Attached to the main building are two similar annex bodies with identical facades, consisting of two floors of simple rectangular spans decorated in intervals by geometric mosaic panels.[1] The northern rectangular body, covered in tile, has an extensive facade that parallels the public roadway. The eastern annex is an "L"-shape building with lateral facade oriented to the south that correspond to administrative services.[1] Juxtapositioned to the main body on either side are triangular spans with curved apex that resembles the decorative discourse of the main facades.[1]

The Art Deco design was by Porfírio Pardal Monteiro (1897-1957) and the Metro station is decorated with works by abstract artist António Dacosta, in addition to an underground waterfall.

References[edit]

Notes[edit]

  1. ^ a b c d e f g h i j k l m n Castro-Caldas, Luísa (2006). SIPA (ed.). "Estações Ferroviária, Fluvial e de Metro do Cais do Sodré (IPA.00007768/PT031106490550)" (in Portuguese). Lisbon, Portugal: SIPA – Sistema de Informação para o Património Arquitectónico. Retrieved 22 September 2018.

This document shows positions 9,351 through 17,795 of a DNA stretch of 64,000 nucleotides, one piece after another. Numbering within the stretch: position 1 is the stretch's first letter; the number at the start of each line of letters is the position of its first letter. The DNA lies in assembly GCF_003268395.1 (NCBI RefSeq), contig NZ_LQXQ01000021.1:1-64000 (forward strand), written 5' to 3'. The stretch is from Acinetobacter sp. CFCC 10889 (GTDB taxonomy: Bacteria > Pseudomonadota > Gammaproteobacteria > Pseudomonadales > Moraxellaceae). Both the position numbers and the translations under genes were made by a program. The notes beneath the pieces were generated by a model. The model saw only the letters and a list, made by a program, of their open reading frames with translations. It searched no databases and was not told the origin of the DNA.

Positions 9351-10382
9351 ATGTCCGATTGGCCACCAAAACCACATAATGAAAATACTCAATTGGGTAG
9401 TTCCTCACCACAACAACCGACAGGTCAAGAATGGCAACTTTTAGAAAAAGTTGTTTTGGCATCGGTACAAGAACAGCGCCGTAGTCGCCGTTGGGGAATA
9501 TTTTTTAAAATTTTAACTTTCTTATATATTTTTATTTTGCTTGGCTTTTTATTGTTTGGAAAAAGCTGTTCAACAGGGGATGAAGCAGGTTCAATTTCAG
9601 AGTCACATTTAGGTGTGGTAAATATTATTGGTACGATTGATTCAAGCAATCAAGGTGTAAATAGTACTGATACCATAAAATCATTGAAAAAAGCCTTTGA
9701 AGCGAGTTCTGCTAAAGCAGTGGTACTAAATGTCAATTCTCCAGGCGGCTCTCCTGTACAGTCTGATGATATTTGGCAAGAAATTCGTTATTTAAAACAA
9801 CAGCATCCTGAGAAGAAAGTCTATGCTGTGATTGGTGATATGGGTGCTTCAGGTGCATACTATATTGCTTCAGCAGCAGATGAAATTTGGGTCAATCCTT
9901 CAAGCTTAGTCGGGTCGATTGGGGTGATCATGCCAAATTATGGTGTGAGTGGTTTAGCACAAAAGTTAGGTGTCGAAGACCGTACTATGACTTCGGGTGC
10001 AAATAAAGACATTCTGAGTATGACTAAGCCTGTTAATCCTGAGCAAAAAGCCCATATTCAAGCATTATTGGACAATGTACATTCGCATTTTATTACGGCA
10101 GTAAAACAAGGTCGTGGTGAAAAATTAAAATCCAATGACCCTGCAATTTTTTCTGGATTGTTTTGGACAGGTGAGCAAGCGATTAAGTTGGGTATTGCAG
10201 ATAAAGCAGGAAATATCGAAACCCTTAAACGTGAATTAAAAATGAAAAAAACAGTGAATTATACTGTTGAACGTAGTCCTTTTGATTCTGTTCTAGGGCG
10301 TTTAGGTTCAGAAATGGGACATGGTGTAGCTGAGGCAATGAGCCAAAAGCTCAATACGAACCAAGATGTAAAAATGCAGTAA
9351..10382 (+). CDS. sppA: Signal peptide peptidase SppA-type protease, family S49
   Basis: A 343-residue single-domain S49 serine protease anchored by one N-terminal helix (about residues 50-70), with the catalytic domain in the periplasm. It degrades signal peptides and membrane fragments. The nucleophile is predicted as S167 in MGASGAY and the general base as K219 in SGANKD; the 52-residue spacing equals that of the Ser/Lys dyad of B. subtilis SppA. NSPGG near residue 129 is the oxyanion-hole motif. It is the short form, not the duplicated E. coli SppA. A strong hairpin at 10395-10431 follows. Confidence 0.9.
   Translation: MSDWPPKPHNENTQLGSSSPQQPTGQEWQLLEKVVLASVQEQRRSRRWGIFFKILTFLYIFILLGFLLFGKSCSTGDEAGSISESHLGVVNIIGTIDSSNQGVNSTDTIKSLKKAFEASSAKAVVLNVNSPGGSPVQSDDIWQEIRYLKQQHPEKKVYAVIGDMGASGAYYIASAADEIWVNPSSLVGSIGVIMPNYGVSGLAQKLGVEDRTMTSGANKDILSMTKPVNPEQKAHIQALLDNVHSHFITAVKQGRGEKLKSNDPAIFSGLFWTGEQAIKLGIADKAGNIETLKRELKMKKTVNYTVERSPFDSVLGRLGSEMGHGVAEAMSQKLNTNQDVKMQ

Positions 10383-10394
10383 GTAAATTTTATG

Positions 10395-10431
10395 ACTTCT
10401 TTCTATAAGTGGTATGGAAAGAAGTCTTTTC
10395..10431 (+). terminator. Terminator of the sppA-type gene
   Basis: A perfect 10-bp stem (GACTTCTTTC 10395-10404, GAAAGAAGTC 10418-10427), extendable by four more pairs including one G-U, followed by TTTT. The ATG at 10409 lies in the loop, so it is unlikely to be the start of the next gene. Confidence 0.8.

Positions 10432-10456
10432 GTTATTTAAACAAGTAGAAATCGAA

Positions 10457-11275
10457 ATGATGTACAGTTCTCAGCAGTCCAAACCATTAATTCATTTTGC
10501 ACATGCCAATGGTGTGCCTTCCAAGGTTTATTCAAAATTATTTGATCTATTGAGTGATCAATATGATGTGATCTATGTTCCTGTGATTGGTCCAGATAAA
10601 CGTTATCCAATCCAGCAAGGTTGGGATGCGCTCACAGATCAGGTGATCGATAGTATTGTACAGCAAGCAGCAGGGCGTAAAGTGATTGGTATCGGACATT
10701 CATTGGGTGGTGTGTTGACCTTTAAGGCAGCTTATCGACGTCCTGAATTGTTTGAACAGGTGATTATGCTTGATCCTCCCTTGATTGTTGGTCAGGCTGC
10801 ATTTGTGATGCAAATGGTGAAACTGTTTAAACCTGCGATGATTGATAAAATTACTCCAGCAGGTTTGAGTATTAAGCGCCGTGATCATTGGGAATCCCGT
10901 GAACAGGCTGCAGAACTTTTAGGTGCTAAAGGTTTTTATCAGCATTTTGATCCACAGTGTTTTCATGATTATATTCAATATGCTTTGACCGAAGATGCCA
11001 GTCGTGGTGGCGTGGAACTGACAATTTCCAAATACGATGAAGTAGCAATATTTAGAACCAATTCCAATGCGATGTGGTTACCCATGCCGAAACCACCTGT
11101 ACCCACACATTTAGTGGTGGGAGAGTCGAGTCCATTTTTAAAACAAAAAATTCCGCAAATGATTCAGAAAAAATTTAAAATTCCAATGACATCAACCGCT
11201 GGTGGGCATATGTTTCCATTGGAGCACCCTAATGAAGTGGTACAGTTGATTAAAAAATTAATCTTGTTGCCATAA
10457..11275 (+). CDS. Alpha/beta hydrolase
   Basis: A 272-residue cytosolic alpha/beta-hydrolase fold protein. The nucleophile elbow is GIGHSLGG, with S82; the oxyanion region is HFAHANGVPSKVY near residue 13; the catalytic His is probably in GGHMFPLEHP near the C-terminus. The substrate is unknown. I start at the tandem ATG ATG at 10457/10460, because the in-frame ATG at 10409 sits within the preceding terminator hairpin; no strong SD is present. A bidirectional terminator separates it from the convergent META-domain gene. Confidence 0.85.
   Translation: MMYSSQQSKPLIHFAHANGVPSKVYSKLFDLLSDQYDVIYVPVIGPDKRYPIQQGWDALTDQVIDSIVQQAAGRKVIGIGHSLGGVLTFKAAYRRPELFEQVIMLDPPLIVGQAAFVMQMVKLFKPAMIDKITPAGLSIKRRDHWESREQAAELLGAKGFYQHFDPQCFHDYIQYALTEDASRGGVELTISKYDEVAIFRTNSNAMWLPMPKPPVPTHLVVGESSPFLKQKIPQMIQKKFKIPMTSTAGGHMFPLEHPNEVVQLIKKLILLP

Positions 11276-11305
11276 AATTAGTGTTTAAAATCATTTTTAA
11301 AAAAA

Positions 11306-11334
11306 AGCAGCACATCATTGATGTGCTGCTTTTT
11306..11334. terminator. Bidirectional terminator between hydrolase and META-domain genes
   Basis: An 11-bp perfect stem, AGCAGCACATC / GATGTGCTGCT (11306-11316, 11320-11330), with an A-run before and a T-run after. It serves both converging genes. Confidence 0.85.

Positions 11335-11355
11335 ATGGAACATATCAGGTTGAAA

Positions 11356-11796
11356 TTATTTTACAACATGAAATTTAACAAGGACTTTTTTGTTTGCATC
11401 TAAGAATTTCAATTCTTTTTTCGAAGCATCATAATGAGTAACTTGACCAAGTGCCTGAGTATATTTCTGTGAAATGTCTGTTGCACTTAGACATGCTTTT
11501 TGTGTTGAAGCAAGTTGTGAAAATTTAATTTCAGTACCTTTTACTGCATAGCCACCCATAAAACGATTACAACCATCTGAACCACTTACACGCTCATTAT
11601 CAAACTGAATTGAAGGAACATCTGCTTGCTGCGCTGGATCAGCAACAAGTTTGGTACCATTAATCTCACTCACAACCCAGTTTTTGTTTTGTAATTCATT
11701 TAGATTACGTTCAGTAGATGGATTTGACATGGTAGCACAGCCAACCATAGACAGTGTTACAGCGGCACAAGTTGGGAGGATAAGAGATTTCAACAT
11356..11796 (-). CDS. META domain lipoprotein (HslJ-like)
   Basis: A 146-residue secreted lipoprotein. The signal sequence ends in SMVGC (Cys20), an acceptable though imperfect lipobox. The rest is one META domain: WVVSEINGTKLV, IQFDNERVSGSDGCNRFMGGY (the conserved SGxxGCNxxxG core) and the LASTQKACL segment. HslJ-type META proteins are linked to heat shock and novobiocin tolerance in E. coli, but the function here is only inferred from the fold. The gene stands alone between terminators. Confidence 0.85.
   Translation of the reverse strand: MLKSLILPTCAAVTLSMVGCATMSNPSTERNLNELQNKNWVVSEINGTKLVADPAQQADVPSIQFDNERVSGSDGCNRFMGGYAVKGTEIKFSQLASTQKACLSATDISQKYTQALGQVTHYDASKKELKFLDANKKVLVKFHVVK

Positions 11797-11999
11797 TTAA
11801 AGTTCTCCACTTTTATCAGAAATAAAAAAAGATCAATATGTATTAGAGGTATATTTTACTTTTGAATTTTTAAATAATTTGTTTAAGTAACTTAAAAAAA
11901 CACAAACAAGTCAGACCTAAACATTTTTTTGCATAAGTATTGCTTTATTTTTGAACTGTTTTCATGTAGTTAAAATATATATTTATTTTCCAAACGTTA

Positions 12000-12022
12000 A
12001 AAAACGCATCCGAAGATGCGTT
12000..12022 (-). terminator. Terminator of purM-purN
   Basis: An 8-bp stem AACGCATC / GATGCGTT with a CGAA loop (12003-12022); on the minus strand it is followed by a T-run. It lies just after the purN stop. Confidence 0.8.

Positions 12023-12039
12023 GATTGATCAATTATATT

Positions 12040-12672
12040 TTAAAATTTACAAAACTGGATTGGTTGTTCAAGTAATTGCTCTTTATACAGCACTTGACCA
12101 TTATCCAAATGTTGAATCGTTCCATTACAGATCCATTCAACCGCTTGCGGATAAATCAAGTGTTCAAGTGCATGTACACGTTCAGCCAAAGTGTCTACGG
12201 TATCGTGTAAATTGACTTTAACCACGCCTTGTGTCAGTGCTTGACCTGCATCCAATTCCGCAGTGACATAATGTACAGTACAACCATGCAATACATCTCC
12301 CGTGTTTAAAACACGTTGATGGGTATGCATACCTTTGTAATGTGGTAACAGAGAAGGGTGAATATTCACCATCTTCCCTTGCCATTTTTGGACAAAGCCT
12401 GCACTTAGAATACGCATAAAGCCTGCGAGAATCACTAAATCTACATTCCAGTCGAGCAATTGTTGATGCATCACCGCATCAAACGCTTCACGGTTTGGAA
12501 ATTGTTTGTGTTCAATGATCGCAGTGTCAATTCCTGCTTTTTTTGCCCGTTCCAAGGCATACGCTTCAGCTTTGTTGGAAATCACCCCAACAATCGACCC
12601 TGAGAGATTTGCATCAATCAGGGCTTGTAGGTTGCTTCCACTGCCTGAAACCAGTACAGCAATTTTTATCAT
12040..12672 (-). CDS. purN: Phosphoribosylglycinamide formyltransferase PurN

Sources[edit]

  • Guia Urbanístico e Arquitectónico de Lisboa (in Portuguese), Lisbon, Portugal: AAP, 1987
  • Janeiro, Mª de Lurdes (1991), Arquitectura Modernista em Lisboa, 1925-1940 (in Portuguese), Lisbon, Portugal: CML
  • Fernandes, José Manuel (1995), Arquitectura Modernista em Portugal (in Portuguese), Lisbon, Portugal: INAPA
  • Plano Director Municipal (in Portuguese), Lisbon, Portugal: CML, 1995
  • Caldas, João Vieira (1997), Pardal Monteiro - Arquitecto (in Portuguese), Lisbon, Portugal: AAP
  • Pacheco, Ana Assis (1998), Porfírio Pardal Monteiro, 1897-1957, A obra do Arquitecto (in Portuguese), UNL
  • Tostões, Ana; Grande, Nuno (2013), Nuno Teotónio Pereira. Nuno Portas Aveleda (in Portuguese), Verso da História